The added advantage of condoms is that they protect against sexually transmitted diseases and infections. Using condoms is often recommended in tandem with other birth control methods.
A cervical cap is made from silicone and is non-hormonal. It is inserted inside the vagina and must be left in place for around six to eight hours following sexual intercourse.
Cervical caps work by blocking the entryway into the cervix, preventing sperm from reaching an egg.
No current data is available to assess cervical caps' effectiveness in Canada.
Cervical caps are often used in tandem with a spermicide gel.
Diaphragms are similar to cervical caps, except they are larger, can be made from silicone or latex, and include a flexible steel ring around the edge.
Like cervical caps, diaphragms work by preventing sperm from entering the cervix.
Though generally thought to be more effective than cervical caps, there is not enough data to determine the effectiveness of diaphragms currently in Canada.
Diaphragms are also often used in tandem with a spermicide gel.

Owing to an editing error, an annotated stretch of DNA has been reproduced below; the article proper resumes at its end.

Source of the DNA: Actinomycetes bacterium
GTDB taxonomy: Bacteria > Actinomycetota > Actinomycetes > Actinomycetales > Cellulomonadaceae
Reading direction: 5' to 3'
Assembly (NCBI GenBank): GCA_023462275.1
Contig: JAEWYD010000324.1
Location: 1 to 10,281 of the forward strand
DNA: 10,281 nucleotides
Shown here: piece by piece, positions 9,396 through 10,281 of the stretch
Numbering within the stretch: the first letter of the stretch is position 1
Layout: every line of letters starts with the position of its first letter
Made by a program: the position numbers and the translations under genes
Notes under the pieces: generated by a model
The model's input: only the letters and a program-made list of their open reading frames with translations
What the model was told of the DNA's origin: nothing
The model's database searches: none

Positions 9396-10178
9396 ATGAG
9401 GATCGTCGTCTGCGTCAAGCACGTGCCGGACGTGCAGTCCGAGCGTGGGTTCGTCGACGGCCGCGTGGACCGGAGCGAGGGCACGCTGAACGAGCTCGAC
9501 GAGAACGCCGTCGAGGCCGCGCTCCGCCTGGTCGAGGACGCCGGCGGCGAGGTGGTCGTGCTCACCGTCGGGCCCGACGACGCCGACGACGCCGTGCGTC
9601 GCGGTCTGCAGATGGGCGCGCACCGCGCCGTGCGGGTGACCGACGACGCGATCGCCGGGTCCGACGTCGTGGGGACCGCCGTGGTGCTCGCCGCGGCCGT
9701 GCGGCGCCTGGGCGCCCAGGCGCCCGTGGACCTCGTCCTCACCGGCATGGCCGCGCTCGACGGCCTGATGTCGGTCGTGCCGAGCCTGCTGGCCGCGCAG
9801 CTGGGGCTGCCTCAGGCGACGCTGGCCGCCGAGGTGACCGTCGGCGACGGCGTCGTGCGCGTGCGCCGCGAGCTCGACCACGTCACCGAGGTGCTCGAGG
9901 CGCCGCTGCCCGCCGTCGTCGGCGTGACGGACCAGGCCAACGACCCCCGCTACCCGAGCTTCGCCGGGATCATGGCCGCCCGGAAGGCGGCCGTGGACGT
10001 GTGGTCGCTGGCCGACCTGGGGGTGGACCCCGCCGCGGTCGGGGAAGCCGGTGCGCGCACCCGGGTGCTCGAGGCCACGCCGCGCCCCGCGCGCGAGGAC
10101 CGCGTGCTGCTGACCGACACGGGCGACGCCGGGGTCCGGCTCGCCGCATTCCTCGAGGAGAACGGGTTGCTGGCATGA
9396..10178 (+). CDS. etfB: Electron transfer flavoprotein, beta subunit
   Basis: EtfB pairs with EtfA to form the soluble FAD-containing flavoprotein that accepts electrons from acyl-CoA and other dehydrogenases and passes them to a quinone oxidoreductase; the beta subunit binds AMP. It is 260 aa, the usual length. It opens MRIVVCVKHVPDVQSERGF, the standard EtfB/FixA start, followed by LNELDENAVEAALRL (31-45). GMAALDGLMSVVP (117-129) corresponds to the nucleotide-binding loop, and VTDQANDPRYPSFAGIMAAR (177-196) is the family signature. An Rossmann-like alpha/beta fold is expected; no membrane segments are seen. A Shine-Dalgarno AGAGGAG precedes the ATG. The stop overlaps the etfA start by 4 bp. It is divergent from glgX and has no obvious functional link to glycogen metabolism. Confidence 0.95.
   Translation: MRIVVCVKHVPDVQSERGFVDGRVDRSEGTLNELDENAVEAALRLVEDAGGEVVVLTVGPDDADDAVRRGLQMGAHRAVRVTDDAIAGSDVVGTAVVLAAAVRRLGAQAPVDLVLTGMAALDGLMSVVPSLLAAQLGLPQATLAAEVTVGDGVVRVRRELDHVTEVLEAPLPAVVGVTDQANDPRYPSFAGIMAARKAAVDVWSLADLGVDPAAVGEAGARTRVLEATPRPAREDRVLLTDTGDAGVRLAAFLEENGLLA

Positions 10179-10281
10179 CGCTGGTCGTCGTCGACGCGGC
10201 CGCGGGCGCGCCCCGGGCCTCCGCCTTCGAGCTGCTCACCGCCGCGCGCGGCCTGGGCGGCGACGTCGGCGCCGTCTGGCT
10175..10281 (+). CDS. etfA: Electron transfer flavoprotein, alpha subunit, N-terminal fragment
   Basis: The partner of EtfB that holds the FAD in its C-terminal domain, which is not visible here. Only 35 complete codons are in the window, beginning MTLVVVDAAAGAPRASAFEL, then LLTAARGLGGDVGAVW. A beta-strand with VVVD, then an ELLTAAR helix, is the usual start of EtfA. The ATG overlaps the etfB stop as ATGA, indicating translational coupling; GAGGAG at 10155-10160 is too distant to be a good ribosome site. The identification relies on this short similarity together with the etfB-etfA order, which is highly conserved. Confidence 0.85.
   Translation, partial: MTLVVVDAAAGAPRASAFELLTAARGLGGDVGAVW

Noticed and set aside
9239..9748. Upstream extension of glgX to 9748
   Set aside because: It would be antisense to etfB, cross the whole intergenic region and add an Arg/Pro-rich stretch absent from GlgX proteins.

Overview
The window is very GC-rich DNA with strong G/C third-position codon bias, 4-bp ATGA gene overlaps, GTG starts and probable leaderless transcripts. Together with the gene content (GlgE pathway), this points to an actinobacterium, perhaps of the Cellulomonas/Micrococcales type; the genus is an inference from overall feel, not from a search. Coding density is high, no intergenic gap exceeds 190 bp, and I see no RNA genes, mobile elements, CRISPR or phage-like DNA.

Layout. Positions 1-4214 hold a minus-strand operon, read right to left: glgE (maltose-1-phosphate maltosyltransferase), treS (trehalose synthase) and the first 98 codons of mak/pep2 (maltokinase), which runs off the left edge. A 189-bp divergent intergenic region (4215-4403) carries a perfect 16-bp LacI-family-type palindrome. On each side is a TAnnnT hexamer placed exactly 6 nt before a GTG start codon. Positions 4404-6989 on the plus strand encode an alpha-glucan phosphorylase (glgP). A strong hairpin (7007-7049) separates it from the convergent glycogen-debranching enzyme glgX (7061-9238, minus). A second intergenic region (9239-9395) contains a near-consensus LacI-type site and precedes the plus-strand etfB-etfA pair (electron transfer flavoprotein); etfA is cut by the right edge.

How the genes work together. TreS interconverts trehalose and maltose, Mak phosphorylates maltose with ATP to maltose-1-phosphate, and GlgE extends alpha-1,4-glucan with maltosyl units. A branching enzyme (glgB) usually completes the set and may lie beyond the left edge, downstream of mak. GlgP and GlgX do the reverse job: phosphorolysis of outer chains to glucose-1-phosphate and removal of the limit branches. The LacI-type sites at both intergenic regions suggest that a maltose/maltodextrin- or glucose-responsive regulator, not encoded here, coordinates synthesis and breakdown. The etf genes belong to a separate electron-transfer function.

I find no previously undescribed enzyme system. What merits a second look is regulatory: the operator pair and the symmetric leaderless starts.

The mini-pill is a type of birth control pill that does not contain estrogen.
Instead, a mini-pill pack contains 28-pill packs of progestin-only pills. These pills must be taken at the same time every day for best use, and the effectiveness is 91% with typical use or 99.7% with perfect use.
The mini-pill acts to:
When taking the mini-pill, you may experience a reduced menstrual flow, less intense cramping, and reduced premenstrual symptoms. These pills are taken continuously with no hormone-free intervals.
Female sterilization — often referred to as having your “tubes tied” — is a surgical procedure called tubal ligation surgery. It is available to anyone over 18 with approval from a healthcare practitioner.
Closing of the tubes can be achieved by a healthcare practitioner in a few different ways, including:
After the tubes have been closed, eggs can no longer move through them to become fertilized.
In some rare cases, pregnancy can still happen following this surgery. Approximately 5 out of every 1,000 women become pregnant one year after the surgery. Pregnancy can occur due to the tubes growing back together or if the surgery is done incorrectly.
If you are at high-risk for hypertension, estrogen-containing birth control pills may not be the best choice, but there are many birth control alternatives for women who want to use contraception.
t started with Felix today to discuss what birth control options may be right for you.
The views expressed here are those of the author and, as with the rest of the content on Health Guide, are not a substitute for professional medical advice, diagnosis, or treatment. If you have any medical questions or concerns, please talk to your healthcare practitioner.